John Madden had no idea Ken Stabler was sick.
The legendary Raiders quarterback didn’t tell his former coach and friend, or anyone outside his inner circle, that he was diagnosed with Stage 4 colon cancer in February.
That’s why, as Madden puts it, Thursday’s announcement of Stabler’s death “was a real kick in the gut.”
In hindsight, Madden understood it was all part of Stabler’s personality. Show no weakness. Find a way to beat the odds. Celebrate an unlikely victory.
That didn’t happen this time. Stabler died Wednesday due to complications of colon cancer and, as always, went out on his terms.
“Not knowing he had cancer was a big part of the shock,” Madden said Friday in a conference call. “But, if you know Kenny Stabler, that was Kenny Stabler.”
Stabler got beat up pretty good in his playing days, but always found a way to suit up the next week. He wanted to seem like Superman to those around him, even when he was in tremendous pain.
“Kenny wouldn’t be seen getting treatment. He wouldn’t step foot in the training room,” Madden said. “I thought it was ridiculous because he would take a beat during this games. He needed treatment, so I we would do it at night, when everyone would leave.
“He didn’t want any of his teammates to see him getting treatment. I think that probably followed him through life.”
Never let ‘em see you sweat. That’s what made Stabler so good under pressure. It’s also why he and Madden worked so well together.
Madden was a passionate fellow on the sidelines, a blustery presence compared to Stabler’s ever-calm demeanor.
“The hotter the game, the hotter I got,” Madden said. “Kenny was truly the opposite. The hotter the game got, the cooler he became.”
Madden recalls the Super Bowl XI victory over Minnesota, which didn’t get off to a great start. The game was scoreless through a quarter, and the Raiders led just 3-0 into the second. Madden didn’t like settling for a 24-yard field goal instead of getting into the end zone.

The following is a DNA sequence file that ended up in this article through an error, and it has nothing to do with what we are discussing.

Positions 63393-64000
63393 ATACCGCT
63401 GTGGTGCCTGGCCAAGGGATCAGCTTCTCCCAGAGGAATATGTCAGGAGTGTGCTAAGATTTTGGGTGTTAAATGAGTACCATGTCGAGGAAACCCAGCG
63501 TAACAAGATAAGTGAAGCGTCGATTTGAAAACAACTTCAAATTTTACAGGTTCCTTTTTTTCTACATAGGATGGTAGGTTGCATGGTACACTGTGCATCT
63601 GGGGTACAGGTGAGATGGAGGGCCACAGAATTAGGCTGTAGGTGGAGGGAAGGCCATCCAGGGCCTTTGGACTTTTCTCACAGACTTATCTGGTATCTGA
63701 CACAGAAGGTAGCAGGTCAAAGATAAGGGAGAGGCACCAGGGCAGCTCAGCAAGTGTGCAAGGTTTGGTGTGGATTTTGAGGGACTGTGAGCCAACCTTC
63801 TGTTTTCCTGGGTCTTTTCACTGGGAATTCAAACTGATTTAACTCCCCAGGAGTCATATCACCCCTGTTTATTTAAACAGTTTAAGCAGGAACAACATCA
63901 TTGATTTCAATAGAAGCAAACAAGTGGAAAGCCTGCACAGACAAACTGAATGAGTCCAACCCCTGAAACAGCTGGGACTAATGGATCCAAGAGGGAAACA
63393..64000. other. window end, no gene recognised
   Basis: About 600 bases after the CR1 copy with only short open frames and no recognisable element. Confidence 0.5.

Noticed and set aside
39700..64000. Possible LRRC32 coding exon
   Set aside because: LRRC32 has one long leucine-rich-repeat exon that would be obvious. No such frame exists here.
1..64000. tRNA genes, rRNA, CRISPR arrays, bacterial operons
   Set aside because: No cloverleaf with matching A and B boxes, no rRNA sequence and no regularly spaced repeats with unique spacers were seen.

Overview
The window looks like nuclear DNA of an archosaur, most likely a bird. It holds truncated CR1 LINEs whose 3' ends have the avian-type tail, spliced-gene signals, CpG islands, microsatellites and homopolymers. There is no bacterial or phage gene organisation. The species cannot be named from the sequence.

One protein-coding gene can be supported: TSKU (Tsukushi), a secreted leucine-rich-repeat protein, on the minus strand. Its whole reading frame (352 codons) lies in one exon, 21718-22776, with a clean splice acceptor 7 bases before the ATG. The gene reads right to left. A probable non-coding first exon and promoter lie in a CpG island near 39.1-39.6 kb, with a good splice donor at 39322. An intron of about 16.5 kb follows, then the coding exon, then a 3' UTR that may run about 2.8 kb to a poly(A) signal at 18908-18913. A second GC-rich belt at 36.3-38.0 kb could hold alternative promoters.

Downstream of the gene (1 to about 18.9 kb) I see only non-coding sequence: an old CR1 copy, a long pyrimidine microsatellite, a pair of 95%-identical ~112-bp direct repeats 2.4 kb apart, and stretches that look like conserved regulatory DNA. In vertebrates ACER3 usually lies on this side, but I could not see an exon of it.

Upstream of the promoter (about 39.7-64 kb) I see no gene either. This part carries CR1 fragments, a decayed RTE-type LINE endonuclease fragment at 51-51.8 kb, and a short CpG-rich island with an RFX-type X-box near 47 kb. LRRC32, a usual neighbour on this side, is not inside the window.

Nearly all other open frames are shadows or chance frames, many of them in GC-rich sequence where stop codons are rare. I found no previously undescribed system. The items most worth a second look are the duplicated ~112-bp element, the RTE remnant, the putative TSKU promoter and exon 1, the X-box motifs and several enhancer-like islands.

“I was all upset about not being able to finish and not being able to score touchdowns,” Madden said. “He could see I was worked up. Kenny came up to me, put his hand on my shoulder and said, ‘Don’t worry about that, John. There’s going to be plenty more where that came from.’
“The funny thing is that it did affect me. I felt a heck of a lot better with his confidence. It wasn’t just me. That’s what he gave to the whole team.”
Stabler was right. The Raiders scored 13 unanswered points at that point and won Super Bowl XI 32-14.
Madden spent more than 20 minutes telling stories of Stabler at his best, providing insight on a period of glory where the Raiders went to five straight AFC championship games. Stabler and Madden guided the Silver and Black through that proud era.
His loss had a tremendous impact inside Raider Nation and out, and his death has left the football community in mourning.
“His death was a shock to all of us,” Madden said. “Kenny was one of those guys you just think that, whatever you throw in front of him, it’s not going to get him down. Then when you hear Kenny Stabler died, it’s a real kick in the gut. Then you think of the good times and good memories and all the games, practices and meetings. No matter you threw in front of him, Kenny enjoyed it with a twinkle in his eye and a smile. He was one of the greatest competitors ever.”